Tomorrow we’ll dig deeper into the difference between “adialeiptos timoria” and Jesus’ “aionian kolasin”. But for now, the take-away from all this talk about kione Greek and translations is this: no where does the bible say that hell is eternal. It speaks of hell, punishment, suffering and such as aionian – for an age. Jonah was in the belly of the whale for olem – Greek aion – an age. 3 days as it turns out. The priesthood of Aaron was to stand for aion – an age. Until it passed to the priesthood of Melchizedek. The bible simply does not speak of eternal hell at all, ever. I know that some of you reading this are thinking, “I know there are verses that can be understood to teach about eternal hell that don’t use the word aion.” And you’re right. There are a few verses such as “unquenchable fire” that can be understood to indicate eternal hell. We’ll be getting to those later. In the meantime, take a look at these 100 bible verses/proofs for the idea of universal salvation. We’ll get to the tiny handful of “lake of fire”, unquenchable fire” and such verses tomorrow.

But the kids have taken my oldest son hostage and are demanding cheesy-poofs in exchange for his release, so I guess this will have to do for now!

*To make things simpler on me, I’m just going to use the transliterations of the Greek and Hebrew words.

28 thoughts on “A Word With One Meaning or 30?

  1. Another thing about that Hebrew word we translate as ‘forever’… Reading Samuel, Kings, etc. — I keep finding occasions where God simply changes His mind. Circumstances change. Whatever once made a person or his family suitable for some some priestly office ‘forever’ no longer applies, and God passes it on to someone more appropriate. It doesn’t seem to have been an inappropriate choice; there’s probably something about an hereditary priesthood that breeds corruption, cynicism and impiety… “So long as appropriate” seems to be the operational meaning.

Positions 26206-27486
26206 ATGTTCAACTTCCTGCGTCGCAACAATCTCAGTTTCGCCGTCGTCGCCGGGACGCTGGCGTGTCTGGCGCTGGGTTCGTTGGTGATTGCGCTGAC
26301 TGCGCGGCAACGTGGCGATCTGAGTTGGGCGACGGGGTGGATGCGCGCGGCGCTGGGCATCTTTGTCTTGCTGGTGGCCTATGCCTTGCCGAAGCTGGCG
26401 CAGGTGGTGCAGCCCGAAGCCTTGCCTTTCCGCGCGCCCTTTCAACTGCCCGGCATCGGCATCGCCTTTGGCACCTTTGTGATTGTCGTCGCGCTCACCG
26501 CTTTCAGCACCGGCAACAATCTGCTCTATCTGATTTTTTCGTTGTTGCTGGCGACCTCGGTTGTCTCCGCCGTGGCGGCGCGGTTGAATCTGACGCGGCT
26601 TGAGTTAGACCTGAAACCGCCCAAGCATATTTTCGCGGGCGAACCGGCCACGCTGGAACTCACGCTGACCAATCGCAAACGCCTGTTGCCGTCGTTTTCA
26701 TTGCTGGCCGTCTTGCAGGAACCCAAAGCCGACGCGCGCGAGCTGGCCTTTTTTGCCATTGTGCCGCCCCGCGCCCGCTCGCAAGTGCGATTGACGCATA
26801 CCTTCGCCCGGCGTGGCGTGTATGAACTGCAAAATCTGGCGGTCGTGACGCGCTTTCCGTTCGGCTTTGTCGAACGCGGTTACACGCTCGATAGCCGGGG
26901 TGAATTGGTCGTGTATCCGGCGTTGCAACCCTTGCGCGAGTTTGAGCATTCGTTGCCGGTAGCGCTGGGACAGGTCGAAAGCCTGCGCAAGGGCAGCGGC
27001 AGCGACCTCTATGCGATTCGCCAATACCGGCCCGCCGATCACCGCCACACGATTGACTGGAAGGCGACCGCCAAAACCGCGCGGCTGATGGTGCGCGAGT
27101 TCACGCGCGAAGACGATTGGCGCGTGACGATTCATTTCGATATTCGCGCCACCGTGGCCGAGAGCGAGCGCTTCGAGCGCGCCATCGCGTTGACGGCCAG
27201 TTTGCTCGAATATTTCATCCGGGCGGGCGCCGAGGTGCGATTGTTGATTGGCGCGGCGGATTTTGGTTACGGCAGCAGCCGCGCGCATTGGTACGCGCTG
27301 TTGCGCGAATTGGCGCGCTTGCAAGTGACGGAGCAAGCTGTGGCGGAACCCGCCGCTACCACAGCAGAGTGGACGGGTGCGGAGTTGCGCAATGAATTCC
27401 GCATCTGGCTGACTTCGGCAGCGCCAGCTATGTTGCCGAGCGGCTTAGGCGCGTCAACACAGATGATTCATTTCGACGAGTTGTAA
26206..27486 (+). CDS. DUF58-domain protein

On another hand, forgiving someone 7X7 times… let alone 7X70, does not translate as “God will let you slide for awhile, but 491 strikes and you’re Out!”

    Human nature, and what’s appropriate to us, can change. God’s nature — remains compassionate.

  2. This is one of the things that “contributes” to my doubts the most; if scripture is so important, why would God leave it to interpretation & translation? Somebody is bound to get it right, but in most cases, they will get it wrong. I am not trying to be cynical or confrontational. This really gets me…

    1. As a woman, I have thought this same thing many times. Why would God have allowed verses that could be understood to approve of or even require women to be views as subordinate to be in the bible? In the end, I came to see the problem as part of humanity’s problem. We see things as we want them to be (or have been taught that they are) rather than as they are in reality. In a way this problem then becomes a test of who we understand God to be. Is he a God who views half of humanity as less than? Is he a God who created most human beings just to spend eternity suffering in hell? Are we willing to go against the tide of opinion if need be in order to stand up for God as he actually is – if only in our own hearts? For some people it’s as simple as trusting that a God of love will deal rightly. For some there’s a real struggle with demons of power and tribalism and judgement that some of these wrong interpretations and teachings invite them to. And some simply say, “a God like that isn’t good enough” and walk away. Frankly, I often think that people who walk away from the idea of a vengeful, mysogynistic, tribalist god are honoring God more than those who grab onto the power and self-justification offered by such a god.

      Also, the bible does say that creation is such a strong testimony to the truth of God that even those who have never heard a single word of scripture know enough to be judged. I hold a very high view of scripture, but scripture isn’t magic. It doesn’t save anyone. Frankly, many Christians use it as a substitute for actual faith and an actual relationship with God. Which it is never meant to be. Heck, many good and faithful people throughout the ages never read a word of scripture themselves although they loved God with all their hearts. It’s a priviledge to be able to sit around with several copies of the bible and numerous reference books at our finger-tips. But it’s not necessary and probably causes more harm than help to those who try to orient their hearts around it rather than around the Living God.